How to file a patent in Indian Patent Office

The decision to grant patent protection in a particular country ultimately rests on the Patent Office of that country. Patentee’s rights include the exclusive rights to prevent others from using his patented invention.

Who can file: Patent Application can be filed by an inventor, alone or jointly with others, or his/their assignee or legal representative of any deceased inventor or his assignee.

Where to file: Application is required to be filed according to the territorial limits where the applicant or the first mentioned applicant in case of joint applicants, for a patent normally resides or has domicile or has a place of business or the place from where the invention actually originated.

If the applicant for the patent or party in a proceeding having no business place or domicile in India, the appropriate office will be according to the address for service in India given by the applicant or party in a proceeding. For example, patents can be filed at the Chennai Patent Office where the address for service would be Intepat IP, Bangalore.

The appropriate office once decided in respect of any proceedings under the Act shall not ordinarily be changed.

Types of Patent Application: Different types of Patent Application can be filed. These are-

  1. a) Ordinary Application
  1. b) Application for Patent of Addition (granted for Improvement or Modification of the already patented invention, for an unexpired term of the main patent).
  1. c) Divisional Application (in case of plurality of inventions disclosed in the main application).
  1. d) Convention application , claiming priority date on the basis of filing in Convention Countries.
  1. e) National Phase Application under PCT.

Documents required while filing:

1) Application form in duplicate (Form 1).

2) Provisional or complete specification in duplicate. If the provisional specification is filed, it must be followed by the complete specification within 12 months.(Form 2).

3) Drawing in duplicate (if necessary).

4) Abstract of the invention in duplicate.

5) Information & undertaking listing the number, filing date & current status of each foreign patent application in duplicate (Form 3).

6) Priority document (if priority date is claimed) in convention application,when directed by the Controller.

7) Declaration of inventor-ship where provisional specification is followed by complete specification or in case of convention/PCT national phase application (Form 5).

8) Power of attorney (if filed through Patent Agent).

9) Fees (to be paid in cash/by cheque/by demand draft)

These are the important points to be noted while filing an application at the IPO.

Cost of Obtaining a Patent in India

It is understood that patenting is an expensive and extensive process. Usually while filing a patent, only the statutory filing fees and the professional fees are disclosed. However, after the filing, there are certain other fees that are to be paid to the Indian Patent Office (IPO). Therefore, it is imperative that one should understand the patent procedure and realize the fee break-up while applying for a patent.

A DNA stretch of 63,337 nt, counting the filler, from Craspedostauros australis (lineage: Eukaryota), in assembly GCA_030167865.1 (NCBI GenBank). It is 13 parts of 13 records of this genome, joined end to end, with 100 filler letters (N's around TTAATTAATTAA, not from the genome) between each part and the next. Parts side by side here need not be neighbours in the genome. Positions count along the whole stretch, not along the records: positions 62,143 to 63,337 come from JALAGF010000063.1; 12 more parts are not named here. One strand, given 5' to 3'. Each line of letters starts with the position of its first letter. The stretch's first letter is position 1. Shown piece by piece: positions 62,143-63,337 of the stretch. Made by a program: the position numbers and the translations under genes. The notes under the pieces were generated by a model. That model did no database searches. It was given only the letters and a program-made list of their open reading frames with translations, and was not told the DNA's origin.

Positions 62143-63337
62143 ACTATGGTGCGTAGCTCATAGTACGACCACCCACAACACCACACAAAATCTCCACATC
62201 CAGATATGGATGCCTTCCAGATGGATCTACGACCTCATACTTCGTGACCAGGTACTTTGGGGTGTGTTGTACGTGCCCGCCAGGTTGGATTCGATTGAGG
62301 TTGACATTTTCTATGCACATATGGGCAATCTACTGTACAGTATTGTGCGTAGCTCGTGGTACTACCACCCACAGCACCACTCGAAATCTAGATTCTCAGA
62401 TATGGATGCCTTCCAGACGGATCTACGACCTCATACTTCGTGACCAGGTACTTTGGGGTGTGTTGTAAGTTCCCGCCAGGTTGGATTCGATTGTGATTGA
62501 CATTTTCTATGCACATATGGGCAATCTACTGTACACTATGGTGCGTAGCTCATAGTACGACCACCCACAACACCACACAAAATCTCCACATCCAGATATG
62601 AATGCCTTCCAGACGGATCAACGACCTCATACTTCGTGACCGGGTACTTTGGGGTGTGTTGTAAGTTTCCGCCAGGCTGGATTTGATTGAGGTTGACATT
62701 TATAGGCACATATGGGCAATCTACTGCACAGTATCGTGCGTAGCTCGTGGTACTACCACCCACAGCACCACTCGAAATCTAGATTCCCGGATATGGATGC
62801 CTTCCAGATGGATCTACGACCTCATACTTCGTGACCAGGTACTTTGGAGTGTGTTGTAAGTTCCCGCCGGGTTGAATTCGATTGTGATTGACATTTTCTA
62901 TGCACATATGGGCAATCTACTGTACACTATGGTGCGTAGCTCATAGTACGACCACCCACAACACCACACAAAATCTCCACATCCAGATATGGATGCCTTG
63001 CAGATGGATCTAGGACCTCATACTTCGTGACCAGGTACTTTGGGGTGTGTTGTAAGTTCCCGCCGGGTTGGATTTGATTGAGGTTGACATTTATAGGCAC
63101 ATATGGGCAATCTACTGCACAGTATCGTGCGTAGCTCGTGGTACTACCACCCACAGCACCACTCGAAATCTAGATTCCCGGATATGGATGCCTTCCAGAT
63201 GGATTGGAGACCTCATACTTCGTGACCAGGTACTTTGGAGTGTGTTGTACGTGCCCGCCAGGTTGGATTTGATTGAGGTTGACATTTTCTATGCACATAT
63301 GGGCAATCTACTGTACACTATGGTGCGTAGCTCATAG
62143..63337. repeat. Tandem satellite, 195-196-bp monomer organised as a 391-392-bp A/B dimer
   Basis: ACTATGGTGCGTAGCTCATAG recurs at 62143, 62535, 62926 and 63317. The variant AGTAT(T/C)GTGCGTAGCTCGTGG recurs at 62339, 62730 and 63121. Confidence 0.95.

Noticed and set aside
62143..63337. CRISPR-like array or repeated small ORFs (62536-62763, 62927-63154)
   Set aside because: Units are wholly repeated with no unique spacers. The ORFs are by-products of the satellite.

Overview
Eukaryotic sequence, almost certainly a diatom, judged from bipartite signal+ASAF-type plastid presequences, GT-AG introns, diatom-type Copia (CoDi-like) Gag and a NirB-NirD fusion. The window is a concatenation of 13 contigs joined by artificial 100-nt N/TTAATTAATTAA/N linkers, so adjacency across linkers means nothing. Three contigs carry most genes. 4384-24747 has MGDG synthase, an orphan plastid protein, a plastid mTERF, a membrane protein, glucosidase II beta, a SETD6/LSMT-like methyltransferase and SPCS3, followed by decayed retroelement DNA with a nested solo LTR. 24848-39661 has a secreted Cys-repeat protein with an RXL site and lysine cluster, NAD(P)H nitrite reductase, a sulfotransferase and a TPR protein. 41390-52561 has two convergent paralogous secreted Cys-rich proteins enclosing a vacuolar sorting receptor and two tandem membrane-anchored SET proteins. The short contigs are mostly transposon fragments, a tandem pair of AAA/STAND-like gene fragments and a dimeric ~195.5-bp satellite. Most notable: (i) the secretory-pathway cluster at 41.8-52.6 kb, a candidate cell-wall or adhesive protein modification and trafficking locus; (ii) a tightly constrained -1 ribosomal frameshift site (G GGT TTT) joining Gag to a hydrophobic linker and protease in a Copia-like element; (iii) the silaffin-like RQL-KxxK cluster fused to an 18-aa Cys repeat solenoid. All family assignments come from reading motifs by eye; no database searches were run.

While approaching a patent attorney, a bundled fee consisting of the statutory fees and the professional fees would be disclosed. The professional fees vary from attorney to attorney. Herein, only the statutory fee is disclosed.

Filing- Firstly, while filing a patent application, the status of the applicant- whether a natural person or other than natural person – is considered. ‘Other than natural person’ may include a legal entity; it may also include a legal entity and a natural person jointly. Whereas a natural person’s fee for filing an application is marked at Rs. 1000/-, fees for others is marked at Rs.4000/-.

Specification and Claims- The IPO levies no fees for a specification up to 30 pages and up to 10 claims. However, if the specification exceeds 30 pages, then a fee of Rs. 100/- per page for natural person (Rs.400/- per page in case of ‘other than natural person’) is levied. Similarly, no fee is charged for a maximum of 10 claims. However, if there are more than 10 claims, then a fee of Rs 200/- for natural person (Rs. 800/- in case of ‘other than natural person’) is charged per extra claim.

Early Publication- All patent applications filed are published in the Patent Office Journal after 18 months from date of filing of the application. However, if the publication needs to be hastened, then there is an option of early publication by filing Form-9 and making appropriate payments. The fee for early publication is Rs.2500/- for natural person and Rs. 10,000/- for others. If early publication is opted, the application will be published within one month from the date of request.

Request for Examination- Applications are examined only when the examination fees are paid by the Application; otherwise, the applications are deemed to be abandoned. Fee for examination needs to be paid within a period of 48 months from the date of priority or date of filing of the application. It is to be kept in mind that earlier payment of fees entitles earlier examination, thus hastening the patent procedure. The prescribed fees for examination are Rs. 2,500/- for natural person and Rs. 10,000/- for others.

These are the statutory fees that are most important to keep in mind while filing a patent application. Besides these, there are opposition fees, fees for requesting an extension of time as well as renewal fees.

Patent searches and their importance

In the grant of a patent, a lot of time, sweat and money are involved. The arena of patents is developing at a fast pace. In 2009-2010, around 40,000 patent applications were filed in India against the 17,500 applications filed in 2004-2005, a leap of 250% in the past five years. However, one should understand that not all patent applications filed are prosecuted successfully. The primary reasons for rejection of an application are either (a) the invention is not novel (b) or it is obvious such that a similar patent already exists.

The Government fees for a patent filing can be anywhere from Rs.14,000 – Rs.20,000. Besides the Government fees, fees to the attorney or agent needs to be considered. On the whole, it is without doubt that patenting is an expensive process and therefore, requires an inventor/assignee to tread carefully in order to successfully prosecute patent applications.

A patent search or a patentability search is a search conducted in patent databases as well as in the literature available to check whether any invention similar to your invention already exists. In other words, it evaluates your chances of getting a patent grant. Therefore, instead of going forth with the filing, if one conducts the patentability search, one can get a clear idea about the patentability of the invention; whether the application should be filed and the strengths and weakness of his invention.

Since patenting is an expensive procedure, it is prudent to conduct a patentability search before filing an application. Besides financial reasons, there are several other compelling reasons for conducting a search before filing an application.